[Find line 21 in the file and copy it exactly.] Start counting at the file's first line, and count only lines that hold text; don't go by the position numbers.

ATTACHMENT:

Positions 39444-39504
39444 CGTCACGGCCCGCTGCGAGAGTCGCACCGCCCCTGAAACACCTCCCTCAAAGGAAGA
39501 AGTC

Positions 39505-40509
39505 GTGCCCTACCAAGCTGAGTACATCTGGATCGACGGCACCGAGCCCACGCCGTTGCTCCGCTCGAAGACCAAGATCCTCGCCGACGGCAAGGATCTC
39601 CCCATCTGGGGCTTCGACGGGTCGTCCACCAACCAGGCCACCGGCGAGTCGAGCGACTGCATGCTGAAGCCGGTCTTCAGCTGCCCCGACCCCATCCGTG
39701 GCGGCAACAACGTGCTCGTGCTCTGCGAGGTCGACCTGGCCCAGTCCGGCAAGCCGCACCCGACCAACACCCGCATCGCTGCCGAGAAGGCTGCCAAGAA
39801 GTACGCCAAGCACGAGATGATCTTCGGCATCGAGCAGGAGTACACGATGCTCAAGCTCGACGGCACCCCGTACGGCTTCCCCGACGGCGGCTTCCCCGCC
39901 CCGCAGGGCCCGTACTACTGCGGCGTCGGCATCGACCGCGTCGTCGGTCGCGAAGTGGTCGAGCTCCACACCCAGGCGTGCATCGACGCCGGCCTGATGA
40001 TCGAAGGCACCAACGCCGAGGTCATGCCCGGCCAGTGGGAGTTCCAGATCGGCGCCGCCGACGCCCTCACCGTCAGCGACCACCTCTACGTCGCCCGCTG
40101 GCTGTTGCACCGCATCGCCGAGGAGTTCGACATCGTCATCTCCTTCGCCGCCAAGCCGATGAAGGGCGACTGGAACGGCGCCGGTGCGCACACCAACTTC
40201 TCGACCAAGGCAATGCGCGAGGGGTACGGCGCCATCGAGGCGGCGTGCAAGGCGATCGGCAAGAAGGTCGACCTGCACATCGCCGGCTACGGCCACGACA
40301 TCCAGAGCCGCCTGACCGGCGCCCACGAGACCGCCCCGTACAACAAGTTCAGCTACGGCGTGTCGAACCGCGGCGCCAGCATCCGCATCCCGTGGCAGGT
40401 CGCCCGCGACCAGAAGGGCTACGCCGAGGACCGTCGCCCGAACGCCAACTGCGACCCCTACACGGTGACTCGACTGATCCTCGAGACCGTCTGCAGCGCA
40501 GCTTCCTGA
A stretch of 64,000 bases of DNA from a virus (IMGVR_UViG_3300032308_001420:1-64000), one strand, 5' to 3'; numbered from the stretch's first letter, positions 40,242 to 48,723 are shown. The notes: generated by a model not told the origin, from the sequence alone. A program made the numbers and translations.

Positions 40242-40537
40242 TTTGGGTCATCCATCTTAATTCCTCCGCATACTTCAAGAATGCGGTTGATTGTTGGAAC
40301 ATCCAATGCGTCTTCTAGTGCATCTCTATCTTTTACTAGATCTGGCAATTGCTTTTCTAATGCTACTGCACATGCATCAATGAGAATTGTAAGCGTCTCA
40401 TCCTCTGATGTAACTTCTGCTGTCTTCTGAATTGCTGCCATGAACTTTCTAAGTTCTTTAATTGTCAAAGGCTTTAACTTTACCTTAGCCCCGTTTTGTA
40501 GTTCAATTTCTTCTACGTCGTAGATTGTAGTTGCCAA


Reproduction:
40501 GTTCAATTTCTTCTACGTCGTAGATTGTAGTTGCCAA